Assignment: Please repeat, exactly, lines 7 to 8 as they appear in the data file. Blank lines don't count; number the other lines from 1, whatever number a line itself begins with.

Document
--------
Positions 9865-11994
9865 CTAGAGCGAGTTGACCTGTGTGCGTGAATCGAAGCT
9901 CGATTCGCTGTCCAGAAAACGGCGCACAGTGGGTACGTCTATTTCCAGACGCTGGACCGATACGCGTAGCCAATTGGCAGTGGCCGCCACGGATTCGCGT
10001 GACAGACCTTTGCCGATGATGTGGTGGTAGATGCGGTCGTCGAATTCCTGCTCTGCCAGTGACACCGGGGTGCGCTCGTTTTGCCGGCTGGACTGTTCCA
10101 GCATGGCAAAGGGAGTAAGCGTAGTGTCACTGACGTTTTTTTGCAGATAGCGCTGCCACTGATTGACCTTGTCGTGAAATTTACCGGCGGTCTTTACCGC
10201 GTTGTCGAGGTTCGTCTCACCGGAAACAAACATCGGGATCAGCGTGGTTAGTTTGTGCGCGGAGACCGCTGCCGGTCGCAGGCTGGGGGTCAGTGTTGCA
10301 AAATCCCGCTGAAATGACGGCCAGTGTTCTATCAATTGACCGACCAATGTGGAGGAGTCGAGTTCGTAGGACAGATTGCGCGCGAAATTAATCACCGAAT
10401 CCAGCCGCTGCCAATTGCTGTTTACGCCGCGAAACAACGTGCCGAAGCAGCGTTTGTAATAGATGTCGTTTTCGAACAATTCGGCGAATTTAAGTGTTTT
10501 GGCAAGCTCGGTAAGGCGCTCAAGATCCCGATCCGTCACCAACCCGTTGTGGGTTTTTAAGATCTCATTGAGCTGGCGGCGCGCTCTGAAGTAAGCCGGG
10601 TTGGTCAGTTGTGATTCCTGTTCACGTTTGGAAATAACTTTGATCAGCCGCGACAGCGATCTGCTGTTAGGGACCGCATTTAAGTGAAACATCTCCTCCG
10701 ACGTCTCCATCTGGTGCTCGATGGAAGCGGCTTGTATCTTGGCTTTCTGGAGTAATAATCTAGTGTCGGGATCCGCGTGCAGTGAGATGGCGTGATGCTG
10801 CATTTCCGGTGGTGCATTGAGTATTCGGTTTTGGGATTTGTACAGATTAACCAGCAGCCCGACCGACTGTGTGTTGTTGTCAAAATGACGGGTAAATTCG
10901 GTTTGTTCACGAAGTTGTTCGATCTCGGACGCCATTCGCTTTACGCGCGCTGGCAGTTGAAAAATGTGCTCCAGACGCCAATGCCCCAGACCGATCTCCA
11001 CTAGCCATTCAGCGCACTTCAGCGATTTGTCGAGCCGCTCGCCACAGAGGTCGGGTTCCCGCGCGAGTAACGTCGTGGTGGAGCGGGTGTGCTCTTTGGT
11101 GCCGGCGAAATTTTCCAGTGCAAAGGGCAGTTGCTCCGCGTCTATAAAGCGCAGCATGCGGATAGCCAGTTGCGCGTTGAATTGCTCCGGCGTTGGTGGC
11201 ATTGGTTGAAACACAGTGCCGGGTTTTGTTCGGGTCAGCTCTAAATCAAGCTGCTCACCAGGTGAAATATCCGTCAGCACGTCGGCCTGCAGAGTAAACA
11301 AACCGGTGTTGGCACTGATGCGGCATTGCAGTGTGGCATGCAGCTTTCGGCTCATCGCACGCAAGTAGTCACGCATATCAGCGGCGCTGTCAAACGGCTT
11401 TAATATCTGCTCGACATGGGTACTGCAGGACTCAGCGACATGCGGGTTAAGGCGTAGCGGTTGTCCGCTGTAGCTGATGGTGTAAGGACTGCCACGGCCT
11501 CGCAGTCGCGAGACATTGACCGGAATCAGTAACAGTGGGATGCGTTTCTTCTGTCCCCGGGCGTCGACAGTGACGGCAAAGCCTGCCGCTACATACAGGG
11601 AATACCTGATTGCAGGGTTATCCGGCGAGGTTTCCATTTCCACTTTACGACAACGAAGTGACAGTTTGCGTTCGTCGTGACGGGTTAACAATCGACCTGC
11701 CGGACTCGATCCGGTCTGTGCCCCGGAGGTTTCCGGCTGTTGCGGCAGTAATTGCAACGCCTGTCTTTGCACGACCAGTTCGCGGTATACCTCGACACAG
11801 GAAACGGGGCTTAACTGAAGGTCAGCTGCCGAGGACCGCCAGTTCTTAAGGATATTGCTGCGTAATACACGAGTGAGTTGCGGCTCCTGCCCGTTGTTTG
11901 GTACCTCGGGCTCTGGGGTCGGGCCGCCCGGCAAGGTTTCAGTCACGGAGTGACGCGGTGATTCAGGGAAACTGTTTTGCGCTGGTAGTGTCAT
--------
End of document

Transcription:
10301 AAATCCCGCTGAAATGACGGCCAGTGTTCTATCAATTGACCGACCAATGTGGAGGAGTCGAGTTCGTAGGACAGATTGCGCGCGAAATTAATCACCGAAT
10401 CCAGCCGCTGCCAATTGCTGTTTACGCCGCGAAACAACGTGCCGAAGCAGCGTTTGTAATAGATGTCGTTTTCGAACAATTCGGCGAATTTAAGTGTTTT